Should we build a space station in deep space?

A couple of stories caught my attention this week about the possibility of building a space station outside the confines of Earth's orbit, in what's sometimes called deep space.  Before considering whether such an idea makes sense, let's take a look at how we could do it.

The International Space Station is the most expensive construction project in human history.  Should we build another?  (Image credit: NASA)

There are two basic ways to build a space station.  Either you construct a bunch of structures from scratch or you repurpose an existing object.  The International Space Station (ISS) was built through the first approach, as was the now-defunct Russian space station Mir.  These types of stations allow for complex, highly specialized environments to be constructed.  The ISS has laboratories, sleeping quarters, an observation module with a panoramic view of the Earth, and much more.  Different countries could send different modules to fill their purposes until the retirement of the space shuttles ended that capability.  But all this specialization comes with a big upfront cost: the consortium of nations operating the ISS will spend more than $150 billion during its lifetime.  Fully a third of that cost was just for the 36 shuttle flights needed to construct and service the station.

The Mir space station was operated by the Russians until the deployment of the ISS.  (Image credit: NASA)

A cheaper way to go is to modify an existing space-ready piece of hardware into a workable station.  This was the approach used during the Skylab missions.  Skylab repurposed the upper stage of the giant Saturn V rockets left over from the Apollo missions.  Hollowed out, the upper stage was basically a giant airtight can within which a living area was constructed.  Solar panels were attached to the exterior to provide power, and a sunshade was positioned to keep the station cool.  The advantaged of piggy-backing off of existing technology is easy to see: the Skylab program cost just $10 billion (adjusted to 2010).  Although the upfront costs were cheaper, inefficiencies in a repurposed design meant that the station was never as flexible or capable as the Mir station that followed it or the ISS today.  A single person-day aboard Skylab cost more than twice as much as an equivalent stay aboard the ISS.  When you consider that Skylab was occupied in total for less than half a year (compared to 12.5 years and counting on the ISS), the cost differential starts to make more sense.

An illustration showing the interior layout of Skylab. (Image credit: NASA)

So which model - Skylab or ISS - would a future deep space station follow? Arguments could be made both ways, but current speculation seems to be leaning the Skylab route.  Instead of using repurposed Saturn V components, the so-called Skylab 2 would use the upper stage of the as-yet un-tested Space Launch System (SLS).  The SLS is the next generation rocket being developed by NASA for use in future trips to the Moon and Mars.  With private rockets like the SpaceX Falcon Heavy seemingly progressing more quickly, NASA is under considerable pressure to produce actual results with SLS.  The engineering work already done for that program could be applied to give Skylab 2 a head start.  Another advantage of this approach is the relative ease of deployment.  Unlike the ISS, Skylab 2 can't be assembled in the relative comfort of Earth orbit.  Being able to launch it in one or two pieces with SLS is much preferable to the bevy of space shuttle flights it took to build the ISS.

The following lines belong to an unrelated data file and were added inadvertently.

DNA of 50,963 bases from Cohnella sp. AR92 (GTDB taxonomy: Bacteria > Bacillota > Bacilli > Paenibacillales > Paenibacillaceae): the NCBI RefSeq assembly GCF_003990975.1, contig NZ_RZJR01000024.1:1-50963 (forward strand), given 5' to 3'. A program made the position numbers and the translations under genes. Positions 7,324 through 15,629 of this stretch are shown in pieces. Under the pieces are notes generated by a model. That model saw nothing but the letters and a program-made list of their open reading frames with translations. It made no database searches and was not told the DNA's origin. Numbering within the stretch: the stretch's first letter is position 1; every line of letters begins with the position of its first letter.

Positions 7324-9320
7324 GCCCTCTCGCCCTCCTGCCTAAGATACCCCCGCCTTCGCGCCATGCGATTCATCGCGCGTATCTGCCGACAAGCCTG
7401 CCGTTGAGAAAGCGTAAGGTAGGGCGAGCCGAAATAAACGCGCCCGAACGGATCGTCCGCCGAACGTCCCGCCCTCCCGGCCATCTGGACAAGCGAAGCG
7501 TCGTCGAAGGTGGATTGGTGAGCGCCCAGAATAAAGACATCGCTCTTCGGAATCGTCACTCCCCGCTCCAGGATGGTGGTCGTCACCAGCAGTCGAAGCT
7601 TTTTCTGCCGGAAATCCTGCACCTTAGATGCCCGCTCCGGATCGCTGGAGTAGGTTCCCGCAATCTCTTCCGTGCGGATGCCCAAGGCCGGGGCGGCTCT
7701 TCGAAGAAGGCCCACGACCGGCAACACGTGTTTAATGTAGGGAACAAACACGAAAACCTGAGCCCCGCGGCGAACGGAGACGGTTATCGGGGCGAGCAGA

The L2 point in relation to the Earth and Sun.  (Image credit: Wikipedia)

Where would this station be?  It could be just about anywhere, but the most logical destination is a place in space called L2.  Technically known as the second Lagrange point, L2 is a place in space where the gravitational forces of the Earth and the Sun exactly balance the centrifugal force of orbit.  In theory, if you placed an object here, it would staty stationary (excluding its orbital motion around the Sun).  In reality, small uses of thrusters would be needed to keep station.  Skylab 2 would not be the first man-made object at L2 - several space telescopes already orbit in this area.

So I think that there's little doubt that we can  build a station in deep space, but should we?  We already have one space station, what would a second allow us to do that we can't accomplish right now?  Proponents would argue that working in deep space is an important step towards a future mission to Mars.  In addition to the experience gained in living at such distances from Earth, a base at L2 could eventually serve as a way-station on the route to the outer solar system.  Opponents of such a base maintain that little science is generated per dollar spent on a space station in comparison to orbiters, rovers, etc.  Undoubtably the value proposition for a second space station would be even lower.

On which side of this debate do I fall?  I'm pretty torn - on one hand, I'm definitely a supporter of the manned space program as an avenue towards future advances in science.  On the other, I wonder if we should just go ahead and send astronauts to the places we really want to go: the Moon, asteroids, Mars.  Is the experience gained from a deep space station enough to offset the money spent and the time expended in such an effort?  Or, should we just leverage our experiences on the ISS and make the jump directly to Mars?  I'm tempted to say yes - if we can go safely now (or soon), let's be bold.

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